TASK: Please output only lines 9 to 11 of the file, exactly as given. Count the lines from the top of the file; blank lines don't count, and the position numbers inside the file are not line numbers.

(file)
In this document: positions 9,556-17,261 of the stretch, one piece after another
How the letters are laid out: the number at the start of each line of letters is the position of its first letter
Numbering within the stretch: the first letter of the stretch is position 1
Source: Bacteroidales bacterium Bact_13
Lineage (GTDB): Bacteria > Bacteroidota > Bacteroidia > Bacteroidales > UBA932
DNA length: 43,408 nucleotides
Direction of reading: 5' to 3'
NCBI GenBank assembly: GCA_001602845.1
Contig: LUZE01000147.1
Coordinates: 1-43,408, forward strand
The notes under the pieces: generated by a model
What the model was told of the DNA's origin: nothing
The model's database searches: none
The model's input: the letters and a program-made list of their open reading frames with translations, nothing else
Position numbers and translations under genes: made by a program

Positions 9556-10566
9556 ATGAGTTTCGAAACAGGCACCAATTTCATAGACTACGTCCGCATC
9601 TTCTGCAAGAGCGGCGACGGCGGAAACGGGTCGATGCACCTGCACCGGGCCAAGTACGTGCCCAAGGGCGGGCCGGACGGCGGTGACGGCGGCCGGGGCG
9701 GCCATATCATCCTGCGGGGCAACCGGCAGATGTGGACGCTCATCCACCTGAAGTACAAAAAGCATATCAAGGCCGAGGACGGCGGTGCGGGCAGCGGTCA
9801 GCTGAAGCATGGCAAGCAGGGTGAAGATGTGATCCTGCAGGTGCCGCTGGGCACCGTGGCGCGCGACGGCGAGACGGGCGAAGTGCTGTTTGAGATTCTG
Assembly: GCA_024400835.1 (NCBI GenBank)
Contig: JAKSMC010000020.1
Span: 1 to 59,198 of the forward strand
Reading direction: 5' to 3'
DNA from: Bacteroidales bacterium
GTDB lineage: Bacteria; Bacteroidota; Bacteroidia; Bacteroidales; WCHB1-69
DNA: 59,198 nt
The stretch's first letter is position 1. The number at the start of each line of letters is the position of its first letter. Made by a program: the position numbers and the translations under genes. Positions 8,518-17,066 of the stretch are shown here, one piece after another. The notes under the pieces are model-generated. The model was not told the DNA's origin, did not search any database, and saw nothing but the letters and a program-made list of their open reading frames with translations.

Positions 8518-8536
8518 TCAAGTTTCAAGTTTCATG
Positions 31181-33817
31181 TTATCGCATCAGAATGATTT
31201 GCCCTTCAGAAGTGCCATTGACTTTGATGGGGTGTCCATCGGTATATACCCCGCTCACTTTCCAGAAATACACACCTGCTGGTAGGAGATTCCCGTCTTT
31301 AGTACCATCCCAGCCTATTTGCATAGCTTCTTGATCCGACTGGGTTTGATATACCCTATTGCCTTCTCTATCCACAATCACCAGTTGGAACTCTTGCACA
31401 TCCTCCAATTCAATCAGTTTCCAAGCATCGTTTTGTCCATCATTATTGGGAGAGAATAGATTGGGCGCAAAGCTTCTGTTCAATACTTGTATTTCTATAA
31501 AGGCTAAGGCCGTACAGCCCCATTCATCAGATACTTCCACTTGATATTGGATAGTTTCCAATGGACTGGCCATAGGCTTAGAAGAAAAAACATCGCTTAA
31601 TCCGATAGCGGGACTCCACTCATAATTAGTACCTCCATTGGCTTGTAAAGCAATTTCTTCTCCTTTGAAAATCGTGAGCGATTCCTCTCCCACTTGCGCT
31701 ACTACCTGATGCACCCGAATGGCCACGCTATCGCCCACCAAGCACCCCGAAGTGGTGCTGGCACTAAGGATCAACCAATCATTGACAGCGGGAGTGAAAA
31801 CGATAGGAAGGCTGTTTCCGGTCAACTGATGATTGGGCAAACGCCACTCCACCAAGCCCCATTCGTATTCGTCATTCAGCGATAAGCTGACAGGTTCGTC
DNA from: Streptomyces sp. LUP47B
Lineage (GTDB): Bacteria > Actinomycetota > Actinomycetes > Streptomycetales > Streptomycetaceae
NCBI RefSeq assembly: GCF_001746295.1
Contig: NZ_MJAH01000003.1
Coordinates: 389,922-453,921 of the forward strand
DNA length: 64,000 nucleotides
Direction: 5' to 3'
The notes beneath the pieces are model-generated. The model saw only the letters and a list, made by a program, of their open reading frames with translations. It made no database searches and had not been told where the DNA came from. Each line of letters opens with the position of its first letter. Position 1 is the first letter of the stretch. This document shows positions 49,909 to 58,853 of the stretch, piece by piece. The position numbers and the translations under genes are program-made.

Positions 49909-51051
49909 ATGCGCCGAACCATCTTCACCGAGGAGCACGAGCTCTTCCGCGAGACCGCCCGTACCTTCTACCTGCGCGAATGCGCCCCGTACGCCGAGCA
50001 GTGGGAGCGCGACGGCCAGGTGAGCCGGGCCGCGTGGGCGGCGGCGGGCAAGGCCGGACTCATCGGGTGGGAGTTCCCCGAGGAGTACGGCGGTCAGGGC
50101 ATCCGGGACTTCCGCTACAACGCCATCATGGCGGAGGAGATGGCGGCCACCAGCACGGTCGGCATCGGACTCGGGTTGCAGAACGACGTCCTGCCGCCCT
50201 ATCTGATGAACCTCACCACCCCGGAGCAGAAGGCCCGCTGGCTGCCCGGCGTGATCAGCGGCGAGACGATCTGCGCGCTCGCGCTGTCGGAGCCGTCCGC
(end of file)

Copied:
Contig: LUZE01000147.1
Coordinates: 1-43,408, forward strand
The notes under the pieces: generated by a model